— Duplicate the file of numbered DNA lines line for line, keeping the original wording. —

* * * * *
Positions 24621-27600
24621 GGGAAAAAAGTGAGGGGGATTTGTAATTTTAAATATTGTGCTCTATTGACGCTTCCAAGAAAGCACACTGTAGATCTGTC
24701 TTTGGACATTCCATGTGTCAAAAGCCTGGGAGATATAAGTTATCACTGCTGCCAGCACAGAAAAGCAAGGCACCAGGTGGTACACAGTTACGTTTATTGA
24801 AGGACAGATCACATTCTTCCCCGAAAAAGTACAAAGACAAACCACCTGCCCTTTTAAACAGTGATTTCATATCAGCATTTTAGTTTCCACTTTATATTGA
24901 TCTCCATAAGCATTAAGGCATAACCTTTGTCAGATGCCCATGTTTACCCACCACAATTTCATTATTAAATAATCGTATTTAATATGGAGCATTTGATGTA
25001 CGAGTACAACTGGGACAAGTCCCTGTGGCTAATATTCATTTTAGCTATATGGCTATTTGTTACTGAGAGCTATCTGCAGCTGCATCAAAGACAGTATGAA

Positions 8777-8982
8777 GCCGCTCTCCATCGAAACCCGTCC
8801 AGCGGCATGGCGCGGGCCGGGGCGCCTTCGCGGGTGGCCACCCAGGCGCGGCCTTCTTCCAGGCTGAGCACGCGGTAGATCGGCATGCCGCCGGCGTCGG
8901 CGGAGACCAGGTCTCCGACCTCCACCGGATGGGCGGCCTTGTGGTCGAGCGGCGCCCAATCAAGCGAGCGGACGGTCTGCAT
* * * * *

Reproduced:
Positions 24621-27600
24621 GGGAAAAAAGTGAGGGGGATTTGTAATTTTAAATATTGTGCTCTATTGACGCTTCCAAGAAAGCACACTGTAGATCTGTC
24701 TTTGGACATTCCATGTGTCAAAAGCCTGGGAGATATAAGTTATCACTGCTGCCAGCACAGAAAAGCAAGGCACCAGGTGGTACACAGTTACGTTTATTGA
24801 AGGACAGATCACATTCTTCCCCGAAAAAGTACAAAGACAAACCACCTGCCCTTTTAAACAGTGATTTCATATCAGCATTTTAGTTTCCACTTTATATTGA
24901 TCTCCATAAGCATTAAGGCATAACCTTTGTCAGATGCCCATGTTTACCCACCACAATTTCATTATTAAATAATCGTATTTAATATGGAGCATTTGATGTA
25001 CGAGTACAACTGGGACAAGTCCCTGTGGCTAATATTCATTTTAGCTATATGGCTATTTGTTACTGAGAGCTATCTGCAGCTGCATCAAAGACAGTATGAA

Positions 8777-8982
8777 GCCGCTCTCCATCGAAACCCGTCC
8801 AGCGGCATGGCGCGGGCCGGGGCGCCTTCGCGGGTGGCCACCCAGGCGCGGCCTTCTTCCAGGCTGAGCACGCGGTAGATCGGCATGCCGCCGGCGTCGG
8901 CGGAGACCAGGTCTCCGACCTCCACCGGATGGGCGGCCTTGTGGTCGAGCGGCGCCCAATCAAGCGAGCGGACGGTCTGCAT